In central England, the component formations of the group, in ascending order, are the (Pendleian) Pendleton, (Arnsbergian) Silsden, (Chokierian and Alportian) Samlesbury, (Kinderscoutian) Hebden, (Marsdenian) Marsden, and (Yeadonian) Rossendale formations. They are also present in northern England, but limited to the Askrigg Block, south Cumbria (the Pendleton Formation only) and north Isle of Man (the Rossendale Formation only). In northern England (Figure 7), the heterolithic succession of grey sandstone, siltstone and mudstone with subordinate coal and seatearth is characterised by the commonly coarse-grained nature of the sandstone (formerly referred to as grit), typically an arkosic or subarkosic arenite. Marine bands, representing transgressive events, are present in the succession, although fewer in number than the comparable succession in the Central Pennine Basin. The marine bands consist typically of dark grey to black, calcareous, shaly mudstone about 0.5 m thick. Distinct ammonoid faunas and the extensive correlation of the marine bands make them of primary stratigraphical importance.

In Britain, the Millstone Grit Group was deposited by repeated progradation of deltas, predominantly from the north and east. Delta-top subfacies are characterised by condensed, predominantly upward-fining cycles of sandstone to structureless clayrock. Thick, high-alumina seatclay, fireclay and bauxitic clay are common, with sporadic beds of limestone, ironstone, cannel and coal. This sub-facies is more typical of the succession developed in northern England, north of the Craven Fault System. It is probable that many of the sandbodies are linear in geometry and occupy incised valleys, with well-developed palaeosols developed on the interfluves. Sheet-like and laterally extensive deltaic sandbodies, upward-coarsening with a lower part dominated by mouth-bar deposits overlain by distributary sands, more typical of the late Namurian succession of the Central Pennine Basin may extend onto the southern margin of the Askrigg Block. Deep-water deltaic sequences deposited in a delta-front apron of coalescing turbidite lobes, a feature of the lower part of the group in the Central Pennine Basin, are absent north of the Craven Fault System.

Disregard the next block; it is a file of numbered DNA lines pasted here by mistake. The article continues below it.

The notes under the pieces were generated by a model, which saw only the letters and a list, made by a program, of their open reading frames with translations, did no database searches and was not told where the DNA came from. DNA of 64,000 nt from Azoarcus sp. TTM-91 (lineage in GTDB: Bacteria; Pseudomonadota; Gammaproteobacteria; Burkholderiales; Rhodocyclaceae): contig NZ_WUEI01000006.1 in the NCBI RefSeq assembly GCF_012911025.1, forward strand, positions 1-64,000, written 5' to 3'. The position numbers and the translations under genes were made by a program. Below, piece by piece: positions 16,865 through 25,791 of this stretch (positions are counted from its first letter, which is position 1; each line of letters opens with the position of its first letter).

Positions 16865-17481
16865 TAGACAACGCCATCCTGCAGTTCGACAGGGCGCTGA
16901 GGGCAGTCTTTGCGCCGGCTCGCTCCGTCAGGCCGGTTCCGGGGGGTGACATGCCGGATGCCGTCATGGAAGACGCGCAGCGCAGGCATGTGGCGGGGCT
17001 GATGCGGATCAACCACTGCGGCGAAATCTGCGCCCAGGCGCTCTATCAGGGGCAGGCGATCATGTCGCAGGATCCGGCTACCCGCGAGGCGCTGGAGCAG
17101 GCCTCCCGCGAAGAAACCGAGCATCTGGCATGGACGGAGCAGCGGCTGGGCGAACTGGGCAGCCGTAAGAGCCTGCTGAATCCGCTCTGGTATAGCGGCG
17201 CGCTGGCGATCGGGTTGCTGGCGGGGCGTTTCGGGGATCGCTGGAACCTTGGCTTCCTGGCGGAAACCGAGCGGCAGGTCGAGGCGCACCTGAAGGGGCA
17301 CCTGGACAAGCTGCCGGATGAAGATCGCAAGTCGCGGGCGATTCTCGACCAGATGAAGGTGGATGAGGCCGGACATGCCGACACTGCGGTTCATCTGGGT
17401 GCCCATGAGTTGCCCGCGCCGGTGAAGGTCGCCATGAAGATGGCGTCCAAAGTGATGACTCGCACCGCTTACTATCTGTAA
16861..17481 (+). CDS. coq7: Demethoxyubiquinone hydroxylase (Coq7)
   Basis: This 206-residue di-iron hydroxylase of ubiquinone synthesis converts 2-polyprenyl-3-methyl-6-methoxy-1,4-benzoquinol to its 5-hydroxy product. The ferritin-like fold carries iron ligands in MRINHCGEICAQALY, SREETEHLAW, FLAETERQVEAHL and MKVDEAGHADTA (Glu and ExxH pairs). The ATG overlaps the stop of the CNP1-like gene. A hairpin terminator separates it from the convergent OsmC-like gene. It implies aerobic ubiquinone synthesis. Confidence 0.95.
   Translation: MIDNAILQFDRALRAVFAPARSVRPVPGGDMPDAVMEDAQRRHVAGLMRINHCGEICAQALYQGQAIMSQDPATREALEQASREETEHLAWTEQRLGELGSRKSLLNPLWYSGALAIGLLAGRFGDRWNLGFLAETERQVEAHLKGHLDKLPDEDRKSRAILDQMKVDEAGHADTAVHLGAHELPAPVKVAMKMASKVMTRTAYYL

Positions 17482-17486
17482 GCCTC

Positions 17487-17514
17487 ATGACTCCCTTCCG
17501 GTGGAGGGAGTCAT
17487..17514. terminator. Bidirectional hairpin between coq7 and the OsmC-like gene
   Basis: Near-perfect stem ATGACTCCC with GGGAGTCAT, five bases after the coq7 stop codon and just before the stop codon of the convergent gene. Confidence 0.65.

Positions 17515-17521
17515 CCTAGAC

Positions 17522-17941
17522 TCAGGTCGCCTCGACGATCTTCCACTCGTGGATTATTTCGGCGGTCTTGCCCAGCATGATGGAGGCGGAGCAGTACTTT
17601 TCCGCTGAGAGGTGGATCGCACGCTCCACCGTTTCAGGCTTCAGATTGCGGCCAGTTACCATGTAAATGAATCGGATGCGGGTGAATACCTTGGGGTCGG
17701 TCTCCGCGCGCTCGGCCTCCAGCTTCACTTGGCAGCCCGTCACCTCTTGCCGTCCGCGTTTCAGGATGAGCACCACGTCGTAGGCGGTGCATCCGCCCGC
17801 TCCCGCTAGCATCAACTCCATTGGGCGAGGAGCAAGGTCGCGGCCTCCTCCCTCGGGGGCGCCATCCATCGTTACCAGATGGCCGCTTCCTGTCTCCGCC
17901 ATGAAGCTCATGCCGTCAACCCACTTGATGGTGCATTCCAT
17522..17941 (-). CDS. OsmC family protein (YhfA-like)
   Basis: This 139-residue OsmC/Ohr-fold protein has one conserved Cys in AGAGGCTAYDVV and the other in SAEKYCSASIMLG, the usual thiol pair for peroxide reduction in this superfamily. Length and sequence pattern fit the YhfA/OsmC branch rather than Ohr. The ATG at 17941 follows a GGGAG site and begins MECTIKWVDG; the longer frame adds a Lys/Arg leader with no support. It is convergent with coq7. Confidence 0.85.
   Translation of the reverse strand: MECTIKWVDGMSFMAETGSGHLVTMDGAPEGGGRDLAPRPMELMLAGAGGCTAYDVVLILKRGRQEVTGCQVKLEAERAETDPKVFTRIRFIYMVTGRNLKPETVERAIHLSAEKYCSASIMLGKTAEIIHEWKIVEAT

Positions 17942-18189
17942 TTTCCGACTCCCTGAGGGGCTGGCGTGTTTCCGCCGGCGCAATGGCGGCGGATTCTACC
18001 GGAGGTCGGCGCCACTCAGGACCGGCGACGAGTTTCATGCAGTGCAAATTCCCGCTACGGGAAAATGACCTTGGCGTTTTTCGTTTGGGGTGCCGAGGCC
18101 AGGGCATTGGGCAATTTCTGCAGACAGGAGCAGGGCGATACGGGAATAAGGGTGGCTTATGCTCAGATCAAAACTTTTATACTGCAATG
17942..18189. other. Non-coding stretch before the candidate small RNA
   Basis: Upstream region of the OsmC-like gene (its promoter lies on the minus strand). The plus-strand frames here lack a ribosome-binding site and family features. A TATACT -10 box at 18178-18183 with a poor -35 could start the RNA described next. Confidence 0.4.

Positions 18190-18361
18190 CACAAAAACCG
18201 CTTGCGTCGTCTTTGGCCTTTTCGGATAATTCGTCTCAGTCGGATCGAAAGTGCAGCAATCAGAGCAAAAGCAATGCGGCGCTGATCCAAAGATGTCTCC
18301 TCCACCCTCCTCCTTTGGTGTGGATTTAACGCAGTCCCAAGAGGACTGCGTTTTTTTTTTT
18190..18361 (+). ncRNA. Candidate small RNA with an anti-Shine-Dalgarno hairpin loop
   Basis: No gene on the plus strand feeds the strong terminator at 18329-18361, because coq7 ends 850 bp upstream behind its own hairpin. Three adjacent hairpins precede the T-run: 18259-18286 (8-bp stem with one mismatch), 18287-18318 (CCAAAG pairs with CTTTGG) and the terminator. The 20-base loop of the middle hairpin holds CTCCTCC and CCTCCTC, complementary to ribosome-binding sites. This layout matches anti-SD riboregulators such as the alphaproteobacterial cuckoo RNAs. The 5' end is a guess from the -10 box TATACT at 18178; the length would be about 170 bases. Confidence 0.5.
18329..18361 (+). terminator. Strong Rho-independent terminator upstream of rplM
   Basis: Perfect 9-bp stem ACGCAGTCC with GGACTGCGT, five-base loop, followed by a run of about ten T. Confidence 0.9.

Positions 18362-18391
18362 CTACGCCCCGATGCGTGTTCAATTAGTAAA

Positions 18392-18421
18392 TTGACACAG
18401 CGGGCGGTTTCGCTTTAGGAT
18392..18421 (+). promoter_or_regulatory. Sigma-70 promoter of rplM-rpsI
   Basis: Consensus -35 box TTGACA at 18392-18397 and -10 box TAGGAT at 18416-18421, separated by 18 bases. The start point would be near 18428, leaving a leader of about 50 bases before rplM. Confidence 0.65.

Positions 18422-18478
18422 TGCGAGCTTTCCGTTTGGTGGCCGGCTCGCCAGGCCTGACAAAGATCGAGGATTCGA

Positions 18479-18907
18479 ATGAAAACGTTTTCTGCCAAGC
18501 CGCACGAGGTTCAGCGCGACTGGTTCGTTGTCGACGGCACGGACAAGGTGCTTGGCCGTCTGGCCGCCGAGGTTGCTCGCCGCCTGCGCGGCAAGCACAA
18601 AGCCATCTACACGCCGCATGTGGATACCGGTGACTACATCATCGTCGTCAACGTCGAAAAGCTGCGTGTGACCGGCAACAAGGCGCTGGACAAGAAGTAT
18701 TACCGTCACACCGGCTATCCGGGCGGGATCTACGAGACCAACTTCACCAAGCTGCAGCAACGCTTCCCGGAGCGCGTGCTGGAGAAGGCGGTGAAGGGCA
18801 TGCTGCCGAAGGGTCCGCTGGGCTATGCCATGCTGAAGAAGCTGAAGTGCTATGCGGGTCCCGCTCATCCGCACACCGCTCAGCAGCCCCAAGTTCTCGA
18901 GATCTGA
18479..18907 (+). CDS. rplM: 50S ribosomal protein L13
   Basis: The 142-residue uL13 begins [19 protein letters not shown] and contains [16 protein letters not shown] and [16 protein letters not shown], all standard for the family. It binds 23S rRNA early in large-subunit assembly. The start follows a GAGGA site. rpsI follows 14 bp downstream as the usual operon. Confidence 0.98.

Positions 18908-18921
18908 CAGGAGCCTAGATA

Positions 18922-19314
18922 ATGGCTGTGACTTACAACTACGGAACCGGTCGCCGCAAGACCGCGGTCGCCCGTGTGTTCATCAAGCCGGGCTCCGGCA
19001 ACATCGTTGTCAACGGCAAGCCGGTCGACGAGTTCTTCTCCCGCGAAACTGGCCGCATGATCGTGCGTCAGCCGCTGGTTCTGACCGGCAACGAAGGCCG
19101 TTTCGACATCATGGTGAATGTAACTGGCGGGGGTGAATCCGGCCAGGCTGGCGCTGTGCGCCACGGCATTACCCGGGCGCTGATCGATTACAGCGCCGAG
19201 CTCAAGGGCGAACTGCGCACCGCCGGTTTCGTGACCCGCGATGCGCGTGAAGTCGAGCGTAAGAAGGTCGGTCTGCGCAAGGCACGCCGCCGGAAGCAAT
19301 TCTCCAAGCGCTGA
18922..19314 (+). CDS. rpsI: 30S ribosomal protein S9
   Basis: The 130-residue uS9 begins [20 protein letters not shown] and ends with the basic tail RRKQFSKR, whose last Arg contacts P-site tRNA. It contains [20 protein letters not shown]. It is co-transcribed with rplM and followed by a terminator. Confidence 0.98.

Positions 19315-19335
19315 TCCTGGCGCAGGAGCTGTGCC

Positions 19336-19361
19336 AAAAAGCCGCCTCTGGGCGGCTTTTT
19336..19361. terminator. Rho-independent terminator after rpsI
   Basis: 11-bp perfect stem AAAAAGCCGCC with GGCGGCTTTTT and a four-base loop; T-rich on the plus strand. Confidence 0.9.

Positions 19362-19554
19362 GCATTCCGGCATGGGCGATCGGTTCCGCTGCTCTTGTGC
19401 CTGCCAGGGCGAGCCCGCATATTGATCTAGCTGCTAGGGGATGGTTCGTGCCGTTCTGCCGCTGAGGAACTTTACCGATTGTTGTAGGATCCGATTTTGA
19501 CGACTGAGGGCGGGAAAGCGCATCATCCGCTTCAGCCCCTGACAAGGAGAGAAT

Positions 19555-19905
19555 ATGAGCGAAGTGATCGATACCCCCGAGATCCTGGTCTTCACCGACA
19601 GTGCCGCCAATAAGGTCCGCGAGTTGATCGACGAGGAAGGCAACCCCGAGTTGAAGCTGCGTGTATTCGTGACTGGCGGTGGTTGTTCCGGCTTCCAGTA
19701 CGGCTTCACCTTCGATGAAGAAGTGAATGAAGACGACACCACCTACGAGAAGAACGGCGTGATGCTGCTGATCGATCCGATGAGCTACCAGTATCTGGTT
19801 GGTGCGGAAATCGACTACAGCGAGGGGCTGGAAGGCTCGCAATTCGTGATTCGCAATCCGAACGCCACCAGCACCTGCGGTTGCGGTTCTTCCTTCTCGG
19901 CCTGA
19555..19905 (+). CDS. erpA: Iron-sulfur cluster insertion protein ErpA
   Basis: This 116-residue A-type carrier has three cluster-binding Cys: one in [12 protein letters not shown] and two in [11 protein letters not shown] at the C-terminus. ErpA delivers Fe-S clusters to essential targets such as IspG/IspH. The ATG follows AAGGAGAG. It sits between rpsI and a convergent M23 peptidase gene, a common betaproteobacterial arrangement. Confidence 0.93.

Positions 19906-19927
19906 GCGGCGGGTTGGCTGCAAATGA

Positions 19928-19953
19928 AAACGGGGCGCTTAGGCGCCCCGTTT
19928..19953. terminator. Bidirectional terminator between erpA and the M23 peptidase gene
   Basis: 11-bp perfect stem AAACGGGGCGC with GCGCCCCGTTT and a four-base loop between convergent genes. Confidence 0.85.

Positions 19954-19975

The base of the Millstone Grit Group on the Askrigg Block is taken at the base of the ‘Bearing’ or Howgate Edge grits, Pendleton Formation. Here, the mixed shelf carbonate and deltaic succession of the underlying Stainmore Formation, Yoredale Group is succeeded, at an unconformity of E1c age, by sandstone-dominated strata (see Brandon et al., 1995). The base of the group in south Cumbria is taken at the diachronous base of the Pendleton Formation, where the mudstone-dominated succession of the underlying Bowland Shale Formation, Craven Group, gives way to a predominantly feldspathic sandstone succession. The base of the group on the north Isle of Man in the Ballavaarkish (Shellag North) Borehole (NX 4625 0070) appears to be within the Rossendale Formation at 164.55 m depth. This is at the base of listricated claystone that may lie in the upper part of the Cancelloceras cumbriense Marine Band (see Chadwick et al., 2001). This position lies immediately above faulted strata that comprise thin-bedded, listricated and shattered black claystone and siltstone, and pale fine-grained sandstone to a depth of 172.34.m. Below this level occurs a sequence of massive dolostones apparently assigned to either the Great Scar Limestone Group or the Yoredale Group by Chadwick et al. (2001). The base of the Pennine Coal Measures Group (fluviodeltaic (‘Coal Measures’) facies) defines the top of the Millstone Grit Group.